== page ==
Certified nutritionist Chef LaLa is fighting the stigma of unhealthy Mexican food as she creates healthy recipes without abandoning her Latino heritage and flavors.
Taco USA - a history of Mexican food in the United States- is being released today.
By and large, it’s meager pay, long work hours and isolated neighborhoods that the working poor must deal with—and not a lack of interest—which make eating healthfully so difficult.
The James Beard Foundation Awards are considered the Oscars of the culinary world, and this years nominees include many Latino chefs.
Michelle Obama says a proposed new supermarket in the middle of a blue-collar Hispanic neighborhood in Southern California is an example of how the effort to bring healthy foods to low-income communities is paying off.
First lady Michelle Obama joins Goya Foods to announce "Mi Plato," a healthy resources for families.
Latinos are currently the most populous and fastest growing U.S. ethnic minority, and according to recent estimates, nearly 40% of Latino children and teens are overweight and more than 20% are obese.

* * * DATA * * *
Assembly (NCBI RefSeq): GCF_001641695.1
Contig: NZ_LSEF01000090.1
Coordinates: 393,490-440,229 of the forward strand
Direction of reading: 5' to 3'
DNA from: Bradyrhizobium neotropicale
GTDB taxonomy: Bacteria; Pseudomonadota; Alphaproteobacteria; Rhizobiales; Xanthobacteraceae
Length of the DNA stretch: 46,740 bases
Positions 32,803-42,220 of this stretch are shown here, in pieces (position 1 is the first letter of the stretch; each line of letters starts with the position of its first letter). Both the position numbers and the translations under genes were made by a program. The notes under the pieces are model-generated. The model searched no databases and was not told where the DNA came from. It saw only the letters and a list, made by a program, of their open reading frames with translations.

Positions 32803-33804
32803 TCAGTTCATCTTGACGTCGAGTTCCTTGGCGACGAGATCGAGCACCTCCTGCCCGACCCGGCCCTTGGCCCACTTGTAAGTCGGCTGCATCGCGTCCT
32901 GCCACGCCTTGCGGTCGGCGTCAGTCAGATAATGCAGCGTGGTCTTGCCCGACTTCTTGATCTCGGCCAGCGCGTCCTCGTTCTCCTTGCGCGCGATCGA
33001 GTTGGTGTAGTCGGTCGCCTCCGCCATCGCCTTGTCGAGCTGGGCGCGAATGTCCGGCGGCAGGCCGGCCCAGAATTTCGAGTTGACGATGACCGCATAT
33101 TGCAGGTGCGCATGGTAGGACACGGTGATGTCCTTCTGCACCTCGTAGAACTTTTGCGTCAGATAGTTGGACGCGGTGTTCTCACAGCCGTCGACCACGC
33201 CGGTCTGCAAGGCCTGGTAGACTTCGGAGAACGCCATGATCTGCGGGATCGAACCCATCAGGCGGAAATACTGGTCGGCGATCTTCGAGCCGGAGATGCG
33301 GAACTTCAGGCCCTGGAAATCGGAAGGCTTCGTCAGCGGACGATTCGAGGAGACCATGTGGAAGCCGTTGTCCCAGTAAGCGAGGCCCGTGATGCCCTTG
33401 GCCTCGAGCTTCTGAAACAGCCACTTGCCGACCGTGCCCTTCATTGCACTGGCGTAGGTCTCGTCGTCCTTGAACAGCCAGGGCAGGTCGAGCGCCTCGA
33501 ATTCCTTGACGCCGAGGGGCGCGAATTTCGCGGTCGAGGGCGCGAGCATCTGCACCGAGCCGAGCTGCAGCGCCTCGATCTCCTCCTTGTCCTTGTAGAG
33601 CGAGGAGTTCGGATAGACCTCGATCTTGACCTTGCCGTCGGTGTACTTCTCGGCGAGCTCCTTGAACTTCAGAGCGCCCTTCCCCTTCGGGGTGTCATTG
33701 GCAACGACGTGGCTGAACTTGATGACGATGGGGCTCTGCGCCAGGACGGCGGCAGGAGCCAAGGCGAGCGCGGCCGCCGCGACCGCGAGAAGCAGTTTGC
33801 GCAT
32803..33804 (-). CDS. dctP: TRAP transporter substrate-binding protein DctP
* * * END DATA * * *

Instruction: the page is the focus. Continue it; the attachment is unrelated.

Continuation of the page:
Turkey, stuffing, and cranberry sauce; they're usually what makes a Thanksgiving feast taste right. But for many Latinos, the meal is not complete without abuelita's best recipes. By serving dishes like tamales, pollo, rice, and maybe even some mole, Latinos personalize this traditional American day of celebration.
Acclaimed chef Aaron Sanchez is making his first foray into Spanish-language television with "Aaron Loves New York," which premieres next week on the lifestyle cable network Utilisima.
New online community, powered by BlogFrog, seeks to connect Latina bloggers with each other and with household brand advertisers.
Sandra Gutierrez is exemplary of a new trend in Southern cooking. As more and more immigrants from Latin America settle in the South, the land of biscuits and barbecue is changing — and so are the biscuits and barbecue.
La Cocina’s mission is to transform talented home cooks into successful businesswomen by removing obstacles to entrepreneurship. Rooted in the Mission District of San Francisco, La Cocina provides commercial kitchen space and technical advice to help low-income, immigrant women start their own food businesses from square one.
The Hispanic food company hits a milestone, and takes a moment to look back.
Chef Johnny Hernandez has spent the last 10 years promoting culinary education among Hispanics in San Antonio, Texas, so that later they can be independent and run their own businesses. Hernandez, born in San Antonio of Mexican parents, believes in the gastronomic talent and knowledge of Latinos, but is concerned that most of them won't "get out of the kitchen" and graduate as chefs.